Sunday, September 23, 2007

Passenger Brief

What's your best guess at how to brief passengers before a flight? Do you do it at all? It's a safe guess that most pilots make sure their passengers know how to operate the seat belt, prefer that passengers not operate the door, and then take off. Because I was a flight attendant for soooo long I do the passenger briefing because it is required but also because I think passengers want to be involved in the flight, it gives you a sense of being able to participate.

A great outline to make your own can be found at

FAA regulations require two specific tasks each time you take off with a passenger. The first is to brief your passengers on how the seat belts work. The second is to notify the passengers that seat belts must actually be fastened. That's in FAR 91.107(a)(1) and FAR 91.107(a)(2). Without doing these things you can't take off, land, or even move an aircraft on the surface.

But there are a lot more things going on for the passengers than that, such as whether they are going to be airsick. In fact, that may be topic number one for them, but out of embarrassment passengers are unlikely to bring it up. There are two ways to approach this delicate issue. The first is to be discreet; don't let a briefing be the power of suggestion that can actually make passengers sick once they get in the air. But place airsickness bags where they can easily be found. The second method is to be direct. Discuss airsickness and the location of the bags. Be aware that whichever method you use, airsickness does not get better once it starts. Suggest to the sick passenger that he or she look at the horizon, but don't prolong the flight unnecessarily. It may even be wise to make an early fuel stop, and don't be in a rush to get back in the air. Give the passenger an hour or two to recover.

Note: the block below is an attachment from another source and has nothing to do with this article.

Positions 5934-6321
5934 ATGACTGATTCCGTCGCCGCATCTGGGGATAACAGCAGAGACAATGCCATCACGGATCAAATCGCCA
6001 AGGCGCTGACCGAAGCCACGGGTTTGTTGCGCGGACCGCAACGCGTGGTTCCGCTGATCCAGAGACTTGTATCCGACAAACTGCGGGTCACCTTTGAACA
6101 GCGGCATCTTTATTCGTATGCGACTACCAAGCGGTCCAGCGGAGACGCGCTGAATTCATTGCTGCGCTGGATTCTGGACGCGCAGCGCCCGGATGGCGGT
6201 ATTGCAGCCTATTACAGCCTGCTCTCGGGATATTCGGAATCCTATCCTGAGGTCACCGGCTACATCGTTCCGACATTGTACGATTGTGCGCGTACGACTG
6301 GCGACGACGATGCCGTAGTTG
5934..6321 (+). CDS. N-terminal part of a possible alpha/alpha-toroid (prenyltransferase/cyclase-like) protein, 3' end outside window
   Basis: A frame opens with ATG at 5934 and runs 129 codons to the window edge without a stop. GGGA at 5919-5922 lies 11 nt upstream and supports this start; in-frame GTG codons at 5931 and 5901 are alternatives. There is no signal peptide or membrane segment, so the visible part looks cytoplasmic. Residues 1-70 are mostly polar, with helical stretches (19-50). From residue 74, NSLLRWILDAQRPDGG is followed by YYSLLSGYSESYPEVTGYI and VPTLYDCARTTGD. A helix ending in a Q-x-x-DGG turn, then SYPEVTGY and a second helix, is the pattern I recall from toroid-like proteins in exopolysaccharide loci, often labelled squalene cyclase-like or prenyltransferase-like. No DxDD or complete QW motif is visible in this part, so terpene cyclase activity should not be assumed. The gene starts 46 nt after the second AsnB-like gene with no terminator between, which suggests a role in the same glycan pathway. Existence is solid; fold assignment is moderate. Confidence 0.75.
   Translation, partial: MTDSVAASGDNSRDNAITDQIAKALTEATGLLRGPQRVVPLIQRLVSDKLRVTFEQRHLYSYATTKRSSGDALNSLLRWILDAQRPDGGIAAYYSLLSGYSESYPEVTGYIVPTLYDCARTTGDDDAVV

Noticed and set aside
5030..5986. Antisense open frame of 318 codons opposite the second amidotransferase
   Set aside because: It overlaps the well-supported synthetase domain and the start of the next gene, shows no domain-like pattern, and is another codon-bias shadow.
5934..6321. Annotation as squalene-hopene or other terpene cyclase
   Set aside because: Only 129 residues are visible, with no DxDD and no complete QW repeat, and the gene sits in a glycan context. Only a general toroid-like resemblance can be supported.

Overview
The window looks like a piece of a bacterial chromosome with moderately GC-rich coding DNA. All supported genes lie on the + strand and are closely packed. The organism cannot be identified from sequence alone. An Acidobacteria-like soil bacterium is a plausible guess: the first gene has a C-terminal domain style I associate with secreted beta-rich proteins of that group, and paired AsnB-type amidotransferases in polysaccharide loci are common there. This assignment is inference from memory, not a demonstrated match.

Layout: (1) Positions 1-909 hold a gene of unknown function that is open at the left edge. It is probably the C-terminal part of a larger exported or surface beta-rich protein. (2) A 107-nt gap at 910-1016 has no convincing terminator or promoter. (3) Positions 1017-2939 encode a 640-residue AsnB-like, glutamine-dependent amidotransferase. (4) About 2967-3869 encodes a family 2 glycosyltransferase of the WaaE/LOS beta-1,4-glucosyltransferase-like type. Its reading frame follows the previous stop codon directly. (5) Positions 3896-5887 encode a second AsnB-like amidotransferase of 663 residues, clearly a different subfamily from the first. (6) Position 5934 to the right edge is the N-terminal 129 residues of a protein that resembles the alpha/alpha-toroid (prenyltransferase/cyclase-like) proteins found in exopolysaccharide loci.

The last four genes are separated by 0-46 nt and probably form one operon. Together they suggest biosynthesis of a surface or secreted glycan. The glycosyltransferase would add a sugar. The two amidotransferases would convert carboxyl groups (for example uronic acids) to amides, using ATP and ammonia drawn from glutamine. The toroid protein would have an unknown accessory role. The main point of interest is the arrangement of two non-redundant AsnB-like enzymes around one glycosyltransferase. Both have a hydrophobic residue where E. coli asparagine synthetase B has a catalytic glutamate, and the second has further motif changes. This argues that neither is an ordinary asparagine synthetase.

The FAA's suggested passenger briefing checklist is based on the word safety, with each letter standing for items to be completed.

S for seat belts fastened for taxi, takeoff, landing; shoulder harnesses fastened for takeoff, landing; seat position adjusted and locked into place.

A for air vents (location and operation); all environmental controls (discussed); action in case of any passenger discomfort.

F for fire extinguisher (location and operation).

E for exit doors (how to secure, how to open); emergency evacuation plan; emergency survival kit (location and contents); equipment (location and operation).

T for traffic (scanning, spotting, notifying pilot); talking (sterile-cockpit expectations).

Y for your questions? Speak up!

My husband flies with me often and he reads the checklist for me. I know he will not miss a thing on it, and it is a help. If you fly with someone you know and trust let them help you with tasks they can handle. He knows I have a habit of forgetting to set the transponder and is sure to remind me!

click here for another much more detailed look at the passenger brief